"We believe it is not necessary to establish an extensive set of new or revised standards of conduct in event of repeal,'' Johnson said. Among the adjustments to the Uniform Code of Military Justice that might be required, he told reporters at the Pentagon, are a provision allowing for prosecution of consensual sodomy, and the definition of adultery.
To military members who expressed moral or religious objections to serving with gays, Johnson said those concerns "cannot be downplayed or dismissed.''
But the reality, he said, "is that in today's U.S. military people of sharply different moral values and religious convictions already co-exist, work, live and fight together on a daily basis.'' No one, he said, will be required to change their own views or values, but they must respect the values of others.
Johnson also said the Pentagon currently has the authority to extend certain benefits to same-sex partners by allowing soldiers to designate anyone of their choice to be a beneficiary.
Allowing a same-sex partner of a service member to be designated as a "dependent,'' which would confer a wide array of benefits, is not under consideration, he said. And many military benefits cannot be legally extended to gay and lesbian couples even if they are legally married in a state that allows such unions.
With publication of the twin Pentagon reports on repeal of the gay ban, the issue moves to Capitol Hill, where the Senate Armed Services Committee will hold hearings on Thursday and Friday, when the service chiefs will be called to testify.
Filed Under: Military

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My own interviews of WWII combat personnel a three decades ago said they were/would have been uncomfortable serving with an openly gay person. As long as they didn't know they could have cared less with whom they served. Guys in combat form a bond with each other. They work together. They come out after enemy fire has ceased because of that cohesiveness. In most cases blacks will see whites as whites and whites will see blacks as blacks - BUT they also see matters of commonality. Apparently sexual preference issues are more difficult to accept. Go figure

December 02 2010 at 8:16 PM Report abuse rate up rate down Reply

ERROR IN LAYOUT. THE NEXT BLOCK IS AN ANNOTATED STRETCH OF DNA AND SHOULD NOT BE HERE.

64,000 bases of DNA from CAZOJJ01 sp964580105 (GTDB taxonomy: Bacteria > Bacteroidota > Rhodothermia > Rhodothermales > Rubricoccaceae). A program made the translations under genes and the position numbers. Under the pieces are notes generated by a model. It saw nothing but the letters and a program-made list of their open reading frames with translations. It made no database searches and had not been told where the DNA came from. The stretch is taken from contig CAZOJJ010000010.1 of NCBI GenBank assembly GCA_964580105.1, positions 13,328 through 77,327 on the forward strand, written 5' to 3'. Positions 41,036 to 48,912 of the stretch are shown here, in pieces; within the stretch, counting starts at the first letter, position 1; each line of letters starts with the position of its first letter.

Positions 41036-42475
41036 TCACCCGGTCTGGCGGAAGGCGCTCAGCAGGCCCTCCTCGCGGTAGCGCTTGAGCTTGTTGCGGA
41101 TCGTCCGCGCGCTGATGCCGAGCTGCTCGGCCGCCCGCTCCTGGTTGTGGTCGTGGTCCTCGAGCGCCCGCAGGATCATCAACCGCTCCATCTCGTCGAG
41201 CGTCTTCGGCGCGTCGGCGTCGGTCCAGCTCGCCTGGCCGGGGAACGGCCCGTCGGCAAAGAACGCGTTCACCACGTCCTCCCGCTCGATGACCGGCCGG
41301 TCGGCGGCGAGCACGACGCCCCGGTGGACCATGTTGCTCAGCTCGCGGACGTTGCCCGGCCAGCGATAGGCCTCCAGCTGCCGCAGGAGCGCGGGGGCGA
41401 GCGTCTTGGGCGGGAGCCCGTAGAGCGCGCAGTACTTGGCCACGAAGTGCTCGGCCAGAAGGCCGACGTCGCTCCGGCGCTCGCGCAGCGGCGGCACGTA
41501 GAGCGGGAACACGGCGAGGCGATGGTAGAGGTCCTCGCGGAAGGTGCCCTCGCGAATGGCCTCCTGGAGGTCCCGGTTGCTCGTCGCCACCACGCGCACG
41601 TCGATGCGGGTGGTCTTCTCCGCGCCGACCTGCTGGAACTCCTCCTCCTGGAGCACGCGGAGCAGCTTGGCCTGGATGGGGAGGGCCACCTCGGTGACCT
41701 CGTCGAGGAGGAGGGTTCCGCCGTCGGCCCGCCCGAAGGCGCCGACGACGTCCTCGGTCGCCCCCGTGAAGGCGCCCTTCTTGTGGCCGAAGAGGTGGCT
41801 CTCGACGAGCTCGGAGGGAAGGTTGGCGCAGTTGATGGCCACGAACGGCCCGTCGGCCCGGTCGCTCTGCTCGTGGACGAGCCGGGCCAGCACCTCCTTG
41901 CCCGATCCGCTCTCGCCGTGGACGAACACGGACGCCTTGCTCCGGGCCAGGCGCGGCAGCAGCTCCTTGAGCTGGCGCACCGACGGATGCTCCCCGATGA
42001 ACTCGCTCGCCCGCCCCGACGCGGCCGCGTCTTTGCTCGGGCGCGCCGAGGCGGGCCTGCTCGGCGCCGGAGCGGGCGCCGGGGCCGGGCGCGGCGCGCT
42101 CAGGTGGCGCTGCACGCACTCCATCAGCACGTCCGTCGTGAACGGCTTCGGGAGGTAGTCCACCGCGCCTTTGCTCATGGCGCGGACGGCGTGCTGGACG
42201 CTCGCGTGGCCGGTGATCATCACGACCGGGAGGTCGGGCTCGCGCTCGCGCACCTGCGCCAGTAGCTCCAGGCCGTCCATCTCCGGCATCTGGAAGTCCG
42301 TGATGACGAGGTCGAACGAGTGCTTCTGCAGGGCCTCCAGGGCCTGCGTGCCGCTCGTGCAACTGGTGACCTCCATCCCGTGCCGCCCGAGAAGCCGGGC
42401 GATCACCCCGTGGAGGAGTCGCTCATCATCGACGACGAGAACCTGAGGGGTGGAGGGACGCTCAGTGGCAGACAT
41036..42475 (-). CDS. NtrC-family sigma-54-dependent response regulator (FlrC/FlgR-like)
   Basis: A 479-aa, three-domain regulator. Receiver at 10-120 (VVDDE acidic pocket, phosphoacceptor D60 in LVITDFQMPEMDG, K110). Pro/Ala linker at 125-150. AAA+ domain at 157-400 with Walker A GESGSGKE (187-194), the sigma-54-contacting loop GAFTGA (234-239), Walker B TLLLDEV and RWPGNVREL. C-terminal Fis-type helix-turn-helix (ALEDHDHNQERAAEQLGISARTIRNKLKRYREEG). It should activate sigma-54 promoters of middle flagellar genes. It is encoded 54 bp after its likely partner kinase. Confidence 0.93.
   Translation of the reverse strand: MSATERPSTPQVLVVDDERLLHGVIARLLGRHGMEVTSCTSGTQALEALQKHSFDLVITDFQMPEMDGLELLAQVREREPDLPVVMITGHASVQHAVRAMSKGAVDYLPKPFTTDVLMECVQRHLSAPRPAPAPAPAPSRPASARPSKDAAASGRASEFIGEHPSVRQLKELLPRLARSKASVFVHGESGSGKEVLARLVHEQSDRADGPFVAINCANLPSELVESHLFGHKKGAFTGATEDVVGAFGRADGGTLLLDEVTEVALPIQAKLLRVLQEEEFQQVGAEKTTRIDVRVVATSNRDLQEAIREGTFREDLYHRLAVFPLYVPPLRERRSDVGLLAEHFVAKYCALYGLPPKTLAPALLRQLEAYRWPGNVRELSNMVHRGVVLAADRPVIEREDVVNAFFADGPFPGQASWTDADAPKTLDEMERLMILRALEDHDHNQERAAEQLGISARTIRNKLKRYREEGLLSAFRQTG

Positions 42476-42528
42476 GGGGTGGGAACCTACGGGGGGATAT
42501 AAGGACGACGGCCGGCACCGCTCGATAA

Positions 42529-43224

It appears that the study does not include understanding of human sexuality in general nor and force this irresolute agenda down our throats. Presently a gay not admitting he is gay is lying and an invasion of personal privacy of the person he or she shares a barracks with. Just as a man fakes being a woman then shares a barrack with a female. On the other hand gays cannot have it both ways to interject identifying themselves as gay then to follow disregard to the category of selected sexuality and then have them cohabitate in the military and also honor exclusive marriage in the future. Eliminating adultery and the normal standards we govern. Disallow male/ female cohabitation in the barracks and in theater and then to permit gay with gay or bisexual to cohabitate. It's a predjudice and favortism and permissive demonstration of poor behavior and ethics. America does accept the notion of homosexuality however, it seems gays want special rules to conduct themselves and engage into sexuality outside the limits of standard rules of human sexuality and respect for gender sexuality, meanwhile they want us to forget about it when living in quarters and become just one of the guys. This plan is worse than the wrap up plan for Iraq, inclusion without a rational plan and funding which will be huge. They expect members preparing for an active deployment to also take the time to be tolerance brainwashed with non mission oriented agenda for force readiness. They want to be the exclusive exception to the rule of cohabitation, however taken serious at the same time as a valid lifestyle and potential exclusive marriage. They can't have both. The issue many Christians have is force cohabitaion and the Bilical story of Lot. The Southern Baptist Convention is not very happy this idea of forced cohabitation outside of marriage and there is an estimate that 28% will not re-enlist over the forced cohabitation issues among christian service members who may not even participate in cohabitation outside of marriage even in a male female cohabitation. Sexuality is sexuality and as a standard it's not mixed in the baracks. So if it is a sexual identity then treat it as such and respect the privacy of everyone including gays as such and remove again the irresolute agenda that is being implied. Including gays would be accompanied by a great expense in ensuring that the privacy and personal safety will be practiced according to sexuality preference. They cannot mix and want marriage and all the identification and customs of a sexual identity and acceptable human interaction.